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Useless fact: Prior to 1991, there was typically only one phonebook publisher in a given market, due to copyright concerns. Then, the Supreme Court ruled (in the case of Feist v. Rural) that telephone listings in phonebooks were not original, creative works, and thus not subject to copyright protection. Sometime after that, we starting getting 4-5 of the things each year.
Years ago -- 1980's -- during my Chicago years I had a friend who ran a neighborhood grocery store; he heated it entirely by burning phone books (old ones brought in by his customers) in a little pot-belly stove. He did this for several years; then one day the soot build-up caught up with him. A chimney fire ignited the roof, the whole store burned to the ground, and he retired. The free heat was nice while it lasted, though.
It's a no-win for Dex et. al. Waste money printing and distributing massive tomes that no one uses anymore (I honestly can't remember the last time I cracked a phone book), or save the cost of printing and distribution and watch their circulation dwindle to sub-Playboy levels.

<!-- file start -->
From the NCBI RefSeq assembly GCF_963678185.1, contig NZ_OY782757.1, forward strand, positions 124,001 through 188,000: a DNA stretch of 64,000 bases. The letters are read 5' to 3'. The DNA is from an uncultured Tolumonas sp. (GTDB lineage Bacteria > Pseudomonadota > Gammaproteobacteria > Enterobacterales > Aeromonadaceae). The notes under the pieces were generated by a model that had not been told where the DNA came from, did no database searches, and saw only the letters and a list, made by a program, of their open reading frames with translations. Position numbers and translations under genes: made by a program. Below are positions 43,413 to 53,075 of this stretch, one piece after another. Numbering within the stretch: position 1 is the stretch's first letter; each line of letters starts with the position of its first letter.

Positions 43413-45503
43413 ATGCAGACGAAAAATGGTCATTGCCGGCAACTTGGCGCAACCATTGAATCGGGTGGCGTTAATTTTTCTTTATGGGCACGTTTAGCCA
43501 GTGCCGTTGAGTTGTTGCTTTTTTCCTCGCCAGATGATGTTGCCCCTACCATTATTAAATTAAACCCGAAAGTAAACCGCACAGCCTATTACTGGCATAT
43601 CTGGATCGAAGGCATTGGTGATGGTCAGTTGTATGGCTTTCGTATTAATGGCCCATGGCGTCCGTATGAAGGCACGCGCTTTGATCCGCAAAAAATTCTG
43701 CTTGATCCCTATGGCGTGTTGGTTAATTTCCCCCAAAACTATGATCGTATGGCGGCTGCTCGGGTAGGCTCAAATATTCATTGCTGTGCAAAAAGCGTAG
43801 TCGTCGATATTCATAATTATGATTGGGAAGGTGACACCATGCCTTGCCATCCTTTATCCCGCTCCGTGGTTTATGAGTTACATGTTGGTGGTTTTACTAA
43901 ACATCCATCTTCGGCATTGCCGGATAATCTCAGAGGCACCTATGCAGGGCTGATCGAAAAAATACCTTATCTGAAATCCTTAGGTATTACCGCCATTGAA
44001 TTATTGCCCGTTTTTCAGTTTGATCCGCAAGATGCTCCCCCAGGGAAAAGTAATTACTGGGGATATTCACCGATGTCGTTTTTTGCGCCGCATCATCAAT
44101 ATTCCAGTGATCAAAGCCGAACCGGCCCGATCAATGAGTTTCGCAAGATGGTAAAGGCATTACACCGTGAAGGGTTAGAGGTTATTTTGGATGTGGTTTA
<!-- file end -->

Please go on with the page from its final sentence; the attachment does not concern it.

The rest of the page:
Phone books still have plenty of uses, none of which were intended by the company that prints them. For example, one is just enough right now to boost junior up to the right height to sit at the dining table.
The opt-out mechanism is a scam too. They only offer it to placate regulators to keep them from taxing phone book deliveries like Seattle did. I "opted out" two years ago and they still dump the books on my step.
I use a phone book when I can't be bothered with the tedium of finding stuff on clunky corporate websites. It's refreshingly quick and easy.
Not advocating this, but it may be interesting to take the unwanted books to the local corporate building and deposite them on THEIR doorstep?
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